In Bangladesh, the situation in the refugee camps has been at virtual impasse since a combination of unrest within the camps and pressure from the Burmese government led to the temporary suspension of the repatriation program in mid-1997. It then formally recommenced in November 1998 but under such restrictive conditions imposed by the Burmese authorities that very few of the remaining Rohingya who wanted to repatriate were able to return to Burma. Indeed, only 799 Rohingya were repatriated from the camps between November 1998 and October 1999 while, in the same period, the total number in the camps was swelled by the births of almost 1200 children. In early 2000, however, the Burmese government has lifted some of the restrictions in force since November 1998 and promised to remove the others, opening up the possibility of an increase in the flow of returns. If this does occur, close and continuing involvement by UNHCR will be essential in ensuring that any such returns are truly voluntary and that returning Rohingya are not subject to renewed persecution in Burma.

Despite various improvements, abuses in the refugee camps in Bangladesh have also continued. In the past, administrators at the Nayapara and Kutupalong camps used coercion to induce refugees to return to Burma. More recently, in May 1999, in an effort to complete a census registration of all families in the two camps, authorities confiscated the "family books" of a number of refugee families who refused to cooperate. Family books are the only legal form of identification for Rohingya in the camps and are essential for obtaining support, including food and medical care. The families had apparently refused to fill out registration forms on the mistaken fear that doing so would increase the likelihood that they would be forcibly repatriated. The authorities' response exacerbated the mistrust. Refugees who fail to abide by camp regulations also continue to be subject to beatings and other forms of physical abuse, although camp administrators have begun in some cases to take disciplinary action against the responsible camp staff.

The Rohingya who remain in refugee camps represent a minority of the total number of Rohingya refugees in Bangladesh, and, due in large part to continuing abuses against Rohingya in Arakan, there are frequent new arrivals. In all, according to Bangladeshi authorities and NGOs, more than 100,000 Rohingya are currently estimated to be living in Burma outside refugee camps. Virtually all of them have no formal documentation as refugees and, therefore, are particularly vulnerable to the possibility of being forcibly returned to Burma. They are to be found in an area that stretches from Teknaf in the far south to the port city of Chittagong and the Bandarban region, and many also are believed to have made their way to the Bangladesh capital, Dhaka. Thousands of other Rohingya have made their way, or been trafficked, to countries such as Malaysia, Pakistan, Saudi Arabia, and the United Arab Emirates.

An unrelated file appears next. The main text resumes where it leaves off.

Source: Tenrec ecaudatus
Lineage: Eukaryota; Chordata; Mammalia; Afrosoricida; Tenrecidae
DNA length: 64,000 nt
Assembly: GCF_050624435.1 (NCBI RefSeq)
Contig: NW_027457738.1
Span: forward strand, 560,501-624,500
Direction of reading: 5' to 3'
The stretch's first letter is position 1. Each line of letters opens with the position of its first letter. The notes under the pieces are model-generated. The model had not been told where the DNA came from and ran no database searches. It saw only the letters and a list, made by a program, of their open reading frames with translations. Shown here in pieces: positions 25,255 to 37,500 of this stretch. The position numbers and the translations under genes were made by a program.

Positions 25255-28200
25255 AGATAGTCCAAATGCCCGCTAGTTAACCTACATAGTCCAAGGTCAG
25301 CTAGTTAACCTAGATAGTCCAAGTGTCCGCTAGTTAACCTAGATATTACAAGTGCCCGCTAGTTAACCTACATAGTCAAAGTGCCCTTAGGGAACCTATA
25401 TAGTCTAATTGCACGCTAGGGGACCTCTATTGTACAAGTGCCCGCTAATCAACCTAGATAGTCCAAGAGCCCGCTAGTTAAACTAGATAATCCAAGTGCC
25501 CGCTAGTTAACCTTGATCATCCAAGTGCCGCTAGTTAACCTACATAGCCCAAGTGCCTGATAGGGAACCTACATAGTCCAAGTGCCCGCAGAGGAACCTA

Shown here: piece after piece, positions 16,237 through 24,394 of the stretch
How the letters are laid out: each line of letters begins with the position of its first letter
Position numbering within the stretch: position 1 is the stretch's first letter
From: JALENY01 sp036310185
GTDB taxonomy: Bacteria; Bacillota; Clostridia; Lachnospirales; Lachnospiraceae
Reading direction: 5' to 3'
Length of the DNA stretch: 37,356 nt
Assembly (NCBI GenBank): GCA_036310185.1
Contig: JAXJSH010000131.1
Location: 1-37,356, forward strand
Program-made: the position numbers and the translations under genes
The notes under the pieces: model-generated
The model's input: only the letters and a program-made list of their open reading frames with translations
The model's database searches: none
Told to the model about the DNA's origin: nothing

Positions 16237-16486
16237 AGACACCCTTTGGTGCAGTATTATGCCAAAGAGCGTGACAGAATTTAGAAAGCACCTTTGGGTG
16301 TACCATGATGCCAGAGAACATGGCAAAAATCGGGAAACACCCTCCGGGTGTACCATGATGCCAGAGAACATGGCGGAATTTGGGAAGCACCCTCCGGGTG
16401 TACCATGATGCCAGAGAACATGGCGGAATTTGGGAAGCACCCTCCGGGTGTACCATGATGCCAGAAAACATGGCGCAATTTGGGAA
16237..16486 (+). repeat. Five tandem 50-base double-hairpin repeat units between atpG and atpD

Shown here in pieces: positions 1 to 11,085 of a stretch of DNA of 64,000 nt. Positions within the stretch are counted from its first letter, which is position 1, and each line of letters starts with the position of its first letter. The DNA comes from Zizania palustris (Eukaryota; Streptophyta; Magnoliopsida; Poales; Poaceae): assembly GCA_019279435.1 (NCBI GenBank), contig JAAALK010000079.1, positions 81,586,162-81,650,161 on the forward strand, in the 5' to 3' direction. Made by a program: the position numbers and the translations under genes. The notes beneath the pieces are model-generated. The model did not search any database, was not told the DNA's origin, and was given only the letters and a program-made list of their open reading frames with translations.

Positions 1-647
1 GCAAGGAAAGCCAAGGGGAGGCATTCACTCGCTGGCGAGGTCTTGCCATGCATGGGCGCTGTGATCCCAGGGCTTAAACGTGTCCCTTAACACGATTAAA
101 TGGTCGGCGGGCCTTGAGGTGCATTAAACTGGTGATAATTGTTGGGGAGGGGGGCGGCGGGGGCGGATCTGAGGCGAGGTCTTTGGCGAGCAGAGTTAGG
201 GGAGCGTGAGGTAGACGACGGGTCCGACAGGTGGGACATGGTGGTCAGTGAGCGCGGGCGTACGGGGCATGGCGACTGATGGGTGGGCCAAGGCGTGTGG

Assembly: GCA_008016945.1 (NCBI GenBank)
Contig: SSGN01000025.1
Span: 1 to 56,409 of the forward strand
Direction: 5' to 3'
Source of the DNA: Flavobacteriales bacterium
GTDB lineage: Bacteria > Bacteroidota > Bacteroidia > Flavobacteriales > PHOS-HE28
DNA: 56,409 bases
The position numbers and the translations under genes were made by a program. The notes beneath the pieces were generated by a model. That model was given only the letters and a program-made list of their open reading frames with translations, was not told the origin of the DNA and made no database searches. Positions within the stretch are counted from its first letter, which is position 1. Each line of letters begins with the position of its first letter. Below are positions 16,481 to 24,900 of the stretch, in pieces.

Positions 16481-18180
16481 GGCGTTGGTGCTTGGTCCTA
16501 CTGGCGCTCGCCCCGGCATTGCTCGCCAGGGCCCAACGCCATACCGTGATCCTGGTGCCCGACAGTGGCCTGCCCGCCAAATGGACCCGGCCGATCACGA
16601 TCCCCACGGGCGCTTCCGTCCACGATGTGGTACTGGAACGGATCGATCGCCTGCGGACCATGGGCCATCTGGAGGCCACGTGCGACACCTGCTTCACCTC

The principal cause of the continuing Rohingya refugee crisis is the Burmese government's abusive and discriminatory attitude towards this particular ethnic and religious minority. So long as Rohingya in Arakan continue to be the target of systematic human rights violations, further refugee flows out of Burma will occur. Given these circumstances, Human Rights Watch is greatly concerned about the prospect of a reduced UNHCR presence in Arakan State. In our view, it is essential under present circumstances that UNHCR should maintain a strong and active presence in Arakan to ensure that Rohingya refugees are afforded all possible protection of their rights, in accordance with international law. It should receive the necessary financial and political support from donor governments to facilitate such a presence. Further, the international community, and particularly the donor countries, must exert and sustain all possible pressure on the Burmese regime to comply with its obligations under international law to respect fully the rights of Rohingya and all other inhabitants of Burma.